Data: Sherpa; Chart: Will Chase/Axios
You've got your COVID vaccine, and the CDC says it's OK to travel this summer, even internationally. But you're likely to find that your overseas options are limited by border restrictions in many countries.
Why it matters: If you don't do your homework before traveling, you could wind up stranded in a foreign airport or quarantined in your hotel room for two weeks.
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Reopening international travel is not a one-sided decision. While the United States is ahead of most of the world on vaccinations, other countries like France are imposing new lockdowns amid fresh COVID surges as they wait for more vaccines to become available.
Knowing when and where it is safe to travel is confusing, especially because the rules change frequently.
Catch up fast: First, it's important to understand the CDC's updated travel guidance, issued April 2.
Fully vaccinated travelers no longer have to take a test before going abroad, and can avoid quarantine on their return. But they still need to get tested three days before they board a plane back to the U.S., and they should also monitor themselves for any symptoms and get tested three to five days after returning home.
When traveling within the U.S., fully vaccinated people do not need to be tested before or after their trip, and they don't need to quarantine either.
In all cases, travelers should wear a mask, stay six feet away from others and wash their hands often.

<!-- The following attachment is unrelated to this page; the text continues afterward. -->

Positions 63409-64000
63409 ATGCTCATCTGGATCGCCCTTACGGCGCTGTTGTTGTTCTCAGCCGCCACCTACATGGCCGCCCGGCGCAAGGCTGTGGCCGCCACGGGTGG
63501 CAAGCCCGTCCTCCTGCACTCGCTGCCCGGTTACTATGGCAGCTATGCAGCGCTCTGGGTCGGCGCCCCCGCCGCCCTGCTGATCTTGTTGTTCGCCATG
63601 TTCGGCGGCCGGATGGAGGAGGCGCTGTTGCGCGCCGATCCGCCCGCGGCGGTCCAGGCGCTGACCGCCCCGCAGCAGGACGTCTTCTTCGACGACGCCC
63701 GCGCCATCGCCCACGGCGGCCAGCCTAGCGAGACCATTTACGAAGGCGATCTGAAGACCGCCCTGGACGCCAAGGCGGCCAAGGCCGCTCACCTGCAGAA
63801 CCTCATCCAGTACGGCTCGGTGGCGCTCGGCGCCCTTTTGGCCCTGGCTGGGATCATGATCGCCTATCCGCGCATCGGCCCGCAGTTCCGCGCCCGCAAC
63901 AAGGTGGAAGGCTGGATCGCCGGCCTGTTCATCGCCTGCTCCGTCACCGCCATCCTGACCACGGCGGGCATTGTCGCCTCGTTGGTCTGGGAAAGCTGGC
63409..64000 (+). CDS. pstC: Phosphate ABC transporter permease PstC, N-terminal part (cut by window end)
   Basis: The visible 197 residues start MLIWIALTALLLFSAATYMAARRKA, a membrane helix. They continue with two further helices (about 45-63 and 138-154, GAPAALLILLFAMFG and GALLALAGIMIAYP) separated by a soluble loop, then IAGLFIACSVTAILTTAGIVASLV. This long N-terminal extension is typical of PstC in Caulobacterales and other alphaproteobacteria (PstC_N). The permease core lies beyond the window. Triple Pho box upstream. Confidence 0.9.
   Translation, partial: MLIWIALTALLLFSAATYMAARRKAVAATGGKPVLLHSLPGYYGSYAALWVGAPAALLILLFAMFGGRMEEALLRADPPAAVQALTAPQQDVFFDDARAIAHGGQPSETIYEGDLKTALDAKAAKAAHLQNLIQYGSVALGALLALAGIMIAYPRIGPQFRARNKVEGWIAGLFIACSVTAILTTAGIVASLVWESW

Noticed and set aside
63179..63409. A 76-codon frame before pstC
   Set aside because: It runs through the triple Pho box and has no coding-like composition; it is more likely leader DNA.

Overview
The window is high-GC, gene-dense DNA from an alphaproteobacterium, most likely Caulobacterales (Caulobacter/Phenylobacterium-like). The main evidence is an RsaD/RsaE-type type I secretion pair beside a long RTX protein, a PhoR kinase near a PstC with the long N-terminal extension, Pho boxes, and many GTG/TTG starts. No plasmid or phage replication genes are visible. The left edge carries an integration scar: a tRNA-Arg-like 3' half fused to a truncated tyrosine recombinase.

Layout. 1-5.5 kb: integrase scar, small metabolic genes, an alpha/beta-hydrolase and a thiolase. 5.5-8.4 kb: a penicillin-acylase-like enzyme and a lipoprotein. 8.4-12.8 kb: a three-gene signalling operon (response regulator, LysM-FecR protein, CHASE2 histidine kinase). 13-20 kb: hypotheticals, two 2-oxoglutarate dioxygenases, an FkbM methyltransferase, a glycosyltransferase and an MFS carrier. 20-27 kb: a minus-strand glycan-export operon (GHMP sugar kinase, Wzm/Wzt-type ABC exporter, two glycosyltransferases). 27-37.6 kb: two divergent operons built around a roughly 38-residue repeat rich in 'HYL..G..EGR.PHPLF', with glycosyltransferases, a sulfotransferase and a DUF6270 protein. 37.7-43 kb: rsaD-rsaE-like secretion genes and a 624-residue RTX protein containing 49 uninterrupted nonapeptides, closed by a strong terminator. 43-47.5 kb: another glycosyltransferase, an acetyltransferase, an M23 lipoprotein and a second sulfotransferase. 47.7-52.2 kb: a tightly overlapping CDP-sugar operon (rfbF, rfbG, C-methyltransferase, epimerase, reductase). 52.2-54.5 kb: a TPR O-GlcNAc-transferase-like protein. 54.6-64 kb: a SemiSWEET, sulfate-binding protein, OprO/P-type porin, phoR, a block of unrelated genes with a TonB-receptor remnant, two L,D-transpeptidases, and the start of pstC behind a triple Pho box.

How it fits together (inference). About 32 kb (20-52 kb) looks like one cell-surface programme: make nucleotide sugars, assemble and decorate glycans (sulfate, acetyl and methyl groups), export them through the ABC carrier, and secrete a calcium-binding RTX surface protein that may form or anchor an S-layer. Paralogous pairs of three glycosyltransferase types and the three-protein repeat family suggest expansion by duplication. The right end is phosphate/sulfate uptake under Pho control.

What's happening: Many airlines and travel companies are bending over backwards to help people sift through the rules and manage all the new requirements.
Sherpa, which specializes in international visa requirements, has created an interactive map that shows the level of restrictions Americans will encounter in each country.
The PC Agency, a UK travel consultancy, created a traffic light system that designates countries as red, yellow or green, depending on their level of restrictions.
Lonely Planet has also produced a guide that lists the countries vaccinated Americans can visit without major restrictions.
What they're saying: If you want to go to Albania, Costa Rica, the Dominican Republic, Mexico or Tanzania, you're good to go. There are no restrictions, even for those who are not vaccinated.
Other destinations, including many in the Caribbean, Eastern Europe and Africa, require visitors to have a negative COVID test before arrival.
Some require a mandatory quarantine even with a negative test, although a few, like Iceland, have created new exemptions for vaccinated travelers.
Many popular travel destinations, including France, Germany, Spain and Greece, remain off limits for visitors.
The catch: The trickiest part of international travel might be getting home. All travelers, including vaccinated Americans, need to test negative before boarding their return flight.
"It is one of the big obstacles to getting travel going again, which is why some consumers are holding back. It's the fear of testing positive," Paul Charles, founder of the PC Agency, tells Axios.
What to watch: Charles expects a safe travel corridor to open up between the U.S. and the U.K. soon, and the rest of Europe to open up to Americans by early July.
In the meantime, airlines and cruise operators are bending over backwards to try to help passengers manage it all.
American Airlines helps passengers check the travel requirements for their destination, arrange a pre-flight COVID test if necessary and securely upload documents to a mobile health passport app called VeriFLY.
United Airlines offers similar help through its Travel-Ready Center.
Viking is the first cruise line to add full-scale PCR testing labs on all of its ocean ships. It's part of a plan to resume cruises in June for vaccinated passengers, starting with Bermuda, Iceland and the UK.
The bottom line: As travel slowly resumes, creating peace of mind for passengers is the number one focus, says travel consultant Shashank Nigram, CEO of Simpliflying. "This will be part of the travel psyche going forward."
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